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What is a sales process?

A sales process is a template your sales organization must follow to close new deals. It details consistent and repeatable sales activities that help your sales reps guide a prospect through every stage of the sales journey.

The sales process can be seen as a well-documented master plan for sales and should be included in your sales playbook.

What is a sales process flowchart?

A sales process flowchart is a visual representation of the sales process. It visually depicts each step in your sales process and helps reps understand how close they are to meeting their sales quota. It’s usually a part of the sales onboarding kit.

The goal of a sales process flowchart is to make following the various sales activities easier for your sales team.

Sales process vs. sales methodology: What’s the difference?

The sales process defines the “what” of selling, whereas the sales methodology defines the “how”.

As a result, a sales rep learns the steps to close a deal and nurture new clients by studying the sales process. Meanwhile, by exploring the sales methodology, the sales rep understands how to execute specific actions in the sales process – engaging with new prospects, qualifying them, and negotiating.

Sales processes are unique to organizations and cater to long-term business growth. However, sales methodologies can be the same or similar as they’re a collection of philosophies, principles, and field-tested strategies from sales experts.

Examples of popular sales methodologies include SPIN selling, N.E.A.T. selling, Challenger sales, MEDDIC, and more. These methodologies solve specific problems or challenges within a sales process.

Why is a sales process necessary?

An effective sales process can help you improve sales productivity, close more deals and increase margins. Some of the major benefits of a sales process include the following:

  1. A roadmap or a sales template for sales reps to pursue and achieve their goals
  2. Clear visualization of how sales activities are distributed across your organization
  3. Faster, more seamless onboarding of new sales reps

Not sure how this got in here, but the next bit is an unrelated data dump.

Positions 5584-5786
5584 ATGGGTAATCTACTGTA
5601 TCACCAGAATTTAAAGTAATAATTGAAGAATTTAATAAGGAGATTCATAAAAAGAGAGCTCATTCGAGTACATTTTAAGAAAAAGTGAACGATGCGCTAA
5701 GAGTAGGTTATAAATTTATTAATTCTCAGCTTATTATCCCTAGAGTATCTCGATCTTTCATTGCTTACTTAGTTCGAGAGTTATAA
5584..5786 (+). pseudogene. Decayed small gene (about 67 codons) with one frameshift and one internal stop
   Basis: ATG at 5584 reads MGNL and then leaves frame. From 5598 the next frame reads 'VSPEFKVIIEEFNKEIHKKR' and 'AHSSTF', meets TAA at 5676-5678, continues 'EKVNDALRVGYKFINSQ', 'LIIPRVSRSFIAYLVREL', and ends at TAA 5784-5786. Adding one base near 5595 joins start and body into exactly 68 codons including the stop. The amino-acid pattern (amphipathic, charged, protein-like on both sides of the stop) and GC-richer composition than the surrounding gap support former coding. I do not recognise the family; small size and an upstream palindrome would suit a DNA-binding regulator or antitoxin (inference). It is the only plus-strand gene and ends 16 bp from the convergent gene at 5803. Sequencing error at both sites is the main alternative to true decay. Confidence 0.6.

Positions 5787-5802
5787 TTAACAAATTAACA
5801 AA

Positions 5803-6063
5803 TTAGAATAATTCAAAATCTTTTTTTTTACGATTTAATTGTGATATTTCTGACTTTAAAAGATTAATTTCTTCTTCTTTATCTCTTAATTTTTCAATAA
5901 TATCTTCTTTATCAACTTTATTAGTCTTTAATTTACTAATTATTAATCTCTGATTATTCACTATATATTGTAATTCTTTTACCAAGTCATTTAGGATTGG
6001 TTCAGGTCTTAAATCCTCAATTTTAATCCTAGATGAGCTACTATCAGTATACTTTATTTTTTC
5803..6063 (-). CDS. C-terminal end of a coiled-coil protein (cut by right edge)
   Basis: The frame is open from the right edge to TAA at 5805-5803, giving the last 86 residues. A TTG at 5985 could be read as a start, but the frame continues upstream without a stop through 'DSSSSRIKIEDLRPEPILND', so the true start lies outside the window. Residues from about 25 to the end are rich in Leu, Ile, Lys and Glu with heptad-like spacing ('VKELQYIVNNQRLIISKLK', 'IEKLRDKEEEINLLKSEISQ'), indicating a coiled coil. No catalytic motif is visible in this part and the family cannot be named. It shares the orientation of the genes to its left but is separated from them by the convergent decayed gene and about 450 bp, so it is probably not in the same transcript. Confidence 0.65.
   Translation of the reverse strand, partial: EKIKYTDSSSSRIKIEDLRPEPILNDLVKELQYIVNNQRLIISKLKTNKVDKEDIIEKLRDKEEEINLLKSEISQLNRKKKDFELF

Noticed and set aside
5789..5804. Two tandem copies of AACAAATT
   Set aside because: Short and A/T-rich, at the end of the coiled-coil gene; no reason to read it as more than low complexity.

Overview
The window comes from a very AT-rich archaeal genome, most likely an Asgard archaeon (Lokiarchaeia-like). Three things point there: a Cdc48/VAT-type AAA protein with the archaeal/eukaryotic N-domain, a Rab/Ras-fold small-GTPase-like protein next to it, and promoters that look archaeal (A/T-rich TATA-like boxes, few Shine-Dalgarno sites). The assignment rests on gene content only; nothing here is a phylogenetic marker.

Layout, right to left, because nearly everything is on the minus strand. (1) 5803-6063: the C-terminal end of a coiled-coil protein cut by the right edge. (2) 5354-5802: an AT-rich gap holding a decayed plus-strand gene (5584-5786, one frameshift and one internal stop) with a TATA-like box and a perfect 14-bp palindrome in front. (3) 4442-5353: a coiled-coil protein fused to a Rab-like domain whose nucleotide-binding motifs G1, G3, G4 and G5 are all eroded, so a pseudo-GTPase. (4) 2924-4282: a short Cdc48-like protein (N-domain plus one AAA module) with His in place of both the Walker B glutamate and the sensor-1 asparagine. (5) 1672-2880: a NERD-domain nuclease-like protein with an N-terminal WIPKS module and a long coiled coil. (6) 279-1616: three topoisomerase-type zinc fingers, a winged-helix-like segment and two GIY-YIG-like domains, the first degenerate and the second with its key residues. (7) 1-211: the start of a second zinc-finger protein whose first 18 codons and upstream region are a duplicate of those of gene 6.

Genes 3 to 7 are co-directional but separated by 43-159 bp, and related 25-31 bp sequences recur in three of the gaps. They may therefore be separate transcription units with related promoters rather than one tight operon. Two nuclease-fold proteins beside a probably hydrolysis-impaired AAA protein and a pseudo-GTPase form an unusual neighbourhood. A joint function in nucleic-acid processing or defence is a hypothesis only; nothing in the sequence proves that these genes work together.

4. Well-documented and organized sales training for sales teams
  5. Accurate sales projections and forecasting for sales managers

What are the seven stages of the sales process?

While each organization will have its own sales process, there are seven stages that they all have in common:

The first stage in any sales process is to capture leads, develop a database of potential customers, and then find ways to connect with them. You must understand the prospects, their needs, and their challenges to connect effectively. This requires extensive research on their company, industry background, role, market trends, and more.

Sales prospecting is also the stage where you explore the organization these prospects belong to, so as to map out their decision-makers and relevant prospecting techniques (cold emails, calls, social selling, etc.) to connect with them.

Having established a connection with a prospect, the next stage is to validate whether your solution suits their needs. There are several sales methodologies (MEDDIC, BANT, etc.) that you can employ to evaluate your prospects, conduct discovery calls, and find out whether they match your ICP (Ideal Customer Profile).

The goal of the qualification stage is to identify high-quality prospects and move them further down your sales pipeline.

Once you’ve identified the high-quality prospects and established a connection with them, the next stage is to ensure you truly have a foot in the door by conducting a demonstration. It should highlight your solution’s capabilities and how they solve the prospect’s needs.

Going through previous sales demos with past customers can help your sales managers identify the best sales pitches, develop a sales script, and offer consistent sales coaching to your reps so that they deliver an effective demo. The research you’ve performed on the prospect and their organization also comes in handy at this stage.

The evaluation stage is when prospects consider your solution by studying it, comparing it with your competitors, and understanding how it solves their problems.

At this stage, sales reps should stay in touch with the prospect continuously and offer any support they might need – case studies, testimonials, product specifications, use-case-specific demos, and more.

Even when a prospect sees clear value in your solution, they might present some objections or need further convincing. These discussions could be over product use, data privacy, compliance, pricing, and other concerns.

Studying past sales calls helps you identify the most commonly raised objections, develop scripts, and coach your reps to navigate them. In addition to scripts, you may also have to equip your salespeople with potential compromises to further negotiations – discounts, additional features, customized support, and more.

In B2B sales, closing is a stage that can involve final negotiations or discussions with the decision makers, finalizing the pricing, signing contracts, and defining and agreeing upon the legal terms, among others.

The goal is to ensure that the closing process doesn’t prolong too much or get stalled.

While closing deals is the goal of any sales organization, the sales process doesn’t end there. The final stage is nurturing to ensure you build and maintain a long-term relationship with your customer.

Engaging with existing customers and ensuring they’re satisfied helps you reduce your churn rate, ensure customer loyalty, get referrals, and have opportunities to upsell or cross-sell, thereby increasing your revenue even further.

The first stage in any sales process is to capture leads, develop a database of potential customers, and then find ways to connect with them. You must understand the prospects, their needs, and their challenges to connect effectively. This requires extensive research on their company, industry background, role, market trends, and more.